Annotation and expression profiling of apoptosis-related genes in the yellow fever mosquito, Aedes aegypti

Bart Bryant, Carol D. Blair, Ken E. Olson, Rollie J. Clem

Research output: Contribution to journalArticlepeer-review

47 Scopus citations

Abstract

Apoptosis has been extensively studied in Drosophila by both biochemical and genetic approaches, but there is a lack of knowledge about the mechanisms of apoptosis regulation in other insects. In mosquitoes, apoptosis occurs during Plasmodium and arbovirus infection in the midgut, suggesting that apoptosis plays a role in mosquito innate immunity. We searched the Aedes aegypti genome for apoptosis-related genes using Drosophila and Anopheles gambiae protein sequences as queries. In this study we have identified eleven caspases, three inhibitor of apoptosis (IAP) proteins, a previously unreported IAP antagonist, and orthologs of Drosophila Ark, Dnr1, and BG4 (also called dFadd). While most of these genes have been previously annotated, we have improved the annotation of several of them, and we also report the discovery of four previously unannotated apoptosis-related genes. We examined the developmental expression profile of these genes in Ae. aegypti larvae, pupae and adults, and we also studied the function of a novel IAP antagonist, IMP. Expression of IMP in mosquito cells caused apoptosis, indicating that it is a functional pro-death protein. Further characterization of these genes will help elucidate the molecular mechanisms of apoptosis regulation in Ae. aegypti.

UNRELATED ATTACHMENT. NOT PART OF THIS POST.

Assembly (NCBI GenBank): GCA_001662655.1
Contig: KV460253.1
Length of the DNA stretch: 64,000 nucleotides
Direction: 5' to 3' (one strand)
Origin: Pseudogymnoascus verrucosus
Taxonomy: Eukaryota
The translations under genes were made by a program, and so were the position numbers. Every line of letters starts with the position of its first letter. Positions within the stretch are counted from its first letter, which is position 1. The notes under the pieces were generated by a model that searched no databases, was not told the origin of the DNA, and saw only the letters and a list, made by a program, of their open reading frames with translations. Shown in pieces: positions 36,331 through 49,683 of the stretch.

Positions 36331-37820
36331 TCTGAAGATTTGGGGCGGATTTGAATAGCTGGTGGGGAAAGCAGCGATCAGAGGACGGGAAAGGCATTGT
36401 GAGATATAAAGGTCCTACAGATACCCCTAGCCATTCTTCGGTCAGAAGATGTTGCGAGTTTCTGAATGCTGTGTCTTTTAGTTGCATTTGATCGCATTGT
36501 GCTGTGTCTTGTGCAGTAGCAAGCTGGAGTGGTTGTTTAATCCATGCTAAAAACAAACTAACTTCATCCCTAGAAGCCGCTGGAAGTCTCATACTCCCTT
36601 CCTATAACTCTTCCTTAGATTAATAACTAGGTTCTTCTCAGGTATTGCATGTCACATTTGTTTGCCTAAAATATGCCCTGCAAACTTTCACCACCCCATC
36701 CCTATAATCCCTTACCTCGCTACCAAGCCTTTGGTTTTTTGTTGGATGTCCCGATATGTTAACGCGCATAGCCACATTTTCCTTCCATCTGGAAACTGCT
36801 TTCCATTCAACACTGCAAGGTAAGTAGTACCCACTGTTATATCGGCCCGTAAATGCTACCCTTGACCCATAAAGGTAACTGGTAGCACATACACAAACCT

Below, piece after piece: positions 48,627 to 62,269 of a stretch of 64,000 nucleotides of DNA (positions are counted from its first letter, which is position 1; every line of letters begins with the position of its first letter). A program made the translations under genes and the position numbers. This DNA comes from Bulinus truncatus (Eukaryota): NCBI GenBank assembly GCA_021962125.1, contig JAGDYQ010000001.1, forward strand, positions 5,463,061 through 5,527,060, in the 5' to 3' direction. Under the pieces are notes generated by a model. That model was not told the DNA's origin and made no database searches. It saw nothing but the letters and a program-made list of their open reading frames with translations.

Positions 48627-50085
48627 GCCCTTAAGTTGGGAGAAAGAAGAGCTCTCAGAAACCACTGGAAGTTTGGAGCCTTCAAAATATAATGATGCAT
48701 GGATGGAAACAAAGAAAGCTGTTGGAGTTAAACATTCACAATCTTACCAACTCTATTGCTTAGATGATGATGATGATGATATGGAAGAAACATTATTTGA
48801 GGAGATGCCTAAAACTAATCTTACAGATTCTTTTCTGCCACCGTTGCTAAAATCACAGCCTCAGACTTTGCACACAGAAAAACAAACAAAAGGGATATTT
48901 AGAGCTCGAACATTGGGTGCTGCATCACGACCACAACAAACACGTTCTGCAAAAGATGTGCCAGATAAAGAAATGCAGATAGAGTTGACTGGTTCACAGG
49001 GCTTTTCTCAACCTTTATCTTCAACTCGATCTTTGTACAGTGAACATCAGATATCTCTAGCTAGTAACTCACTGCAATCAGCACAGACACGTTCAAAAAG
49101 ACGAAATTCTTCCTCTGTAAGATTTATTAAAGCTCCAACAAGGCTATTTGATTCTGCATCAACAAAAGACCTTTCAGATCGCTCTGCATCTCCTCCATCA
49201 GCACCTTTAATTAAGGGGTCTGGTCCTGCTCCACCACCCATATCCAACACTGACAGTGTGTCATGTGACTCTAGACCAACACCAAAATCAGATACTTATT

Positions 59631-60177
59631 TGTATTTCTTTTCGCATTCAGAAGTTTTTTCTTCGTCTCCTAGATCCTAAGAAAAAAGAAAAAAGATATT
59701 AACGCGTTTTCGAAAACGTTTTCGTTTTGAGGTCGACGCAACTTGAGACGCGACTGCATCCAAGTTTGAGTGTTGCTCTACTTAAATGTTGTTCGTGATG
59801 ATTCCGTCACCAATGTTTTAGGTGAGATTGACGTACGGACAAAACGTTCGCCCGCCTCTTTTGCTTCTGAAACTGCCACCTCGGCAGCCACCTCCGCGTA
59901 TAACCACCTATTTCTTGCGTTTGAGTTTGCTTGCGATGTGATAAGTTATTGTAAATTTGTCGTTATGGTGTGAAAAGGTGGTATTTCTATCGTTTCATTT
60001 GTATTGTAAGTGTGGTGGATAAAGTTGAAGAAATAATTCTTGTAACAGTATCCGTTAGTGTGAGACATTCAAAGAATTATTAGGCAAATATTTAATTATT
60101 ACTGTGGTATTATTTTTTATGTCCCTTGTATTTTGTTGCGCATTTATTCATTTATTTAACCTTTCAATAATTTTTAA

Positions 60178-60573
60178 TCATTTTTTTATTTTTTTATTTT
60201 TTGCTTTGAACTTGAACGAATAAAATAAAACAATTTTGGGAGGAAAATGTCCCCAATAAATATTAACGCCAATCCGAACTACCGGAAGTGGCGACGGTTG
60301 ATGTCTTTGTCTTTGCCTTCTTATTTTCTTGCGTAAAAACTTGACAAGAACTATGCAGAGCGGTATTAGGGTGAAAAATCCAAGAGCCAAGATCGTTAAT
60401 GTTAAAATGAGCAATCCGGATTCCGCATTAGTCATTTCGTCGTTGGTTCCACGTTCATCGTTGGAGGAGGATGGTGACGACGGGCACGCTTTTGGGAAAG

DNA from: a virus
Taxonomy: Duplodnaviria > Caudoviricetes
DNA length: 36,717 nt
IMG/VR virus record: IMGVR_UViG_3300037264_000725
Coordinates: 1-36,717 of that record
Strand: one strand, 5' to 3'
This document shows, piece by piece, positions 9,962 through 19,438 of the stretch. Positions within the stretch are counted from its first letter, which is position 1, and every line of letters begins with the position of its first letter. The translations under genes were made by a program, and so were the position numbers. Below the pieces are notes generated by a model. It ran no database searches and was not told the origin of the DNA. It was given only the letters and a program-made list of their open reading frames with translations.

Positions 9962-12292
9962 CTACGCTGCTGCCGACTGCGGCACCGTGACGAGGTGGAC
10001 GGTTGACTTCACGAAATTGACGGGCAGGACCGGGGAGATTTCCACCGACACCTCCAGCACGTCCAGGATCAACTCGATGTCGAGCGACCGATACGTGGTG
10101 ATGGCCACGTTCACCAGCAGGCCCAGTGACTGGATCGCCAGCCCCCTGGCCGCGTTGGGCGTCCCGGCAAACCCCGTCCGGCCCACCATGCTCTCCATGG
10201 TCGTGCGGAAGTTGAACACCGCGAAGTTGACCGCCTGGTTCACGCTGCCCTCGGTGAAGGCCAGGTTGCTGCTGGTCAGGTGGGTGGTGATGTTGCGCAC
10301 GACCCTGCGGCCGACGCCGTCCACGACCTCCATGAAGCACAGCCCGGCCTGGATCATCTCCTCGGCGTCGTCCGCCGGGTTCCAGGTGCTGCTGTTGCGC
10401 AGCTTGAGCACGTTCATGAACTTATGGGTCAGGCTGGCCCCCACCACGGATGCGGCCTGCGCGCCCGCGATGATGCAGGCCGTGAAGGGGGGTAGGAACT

Original languageEnglish (US)
Pages (from-to)331-345
Number of pages15
JournalInsect Biochemistry and Molecular Biology
Volume38
Issue number3
DOIs
StatePublished - Mar 2008
Externally publishedYes

Keywords

  • Aedes aegypti
  • Apoptosis
  • Ark
  • BG4
  • Caspase
  • Dnr1
  • IAP
  • IMP
  • Michelob_x
  • Mosquito

ASJC Scopus subject areas

  • Biochemistry
  • Molecular Biology
  • Insect Science

Fingerprint

Dive into the research topics of 'Annotation and expression profiling of apoptosis-related genes in the yellow fever mosquito, Aedes aegypti'. Together they form a unique fingerprint.

Cite this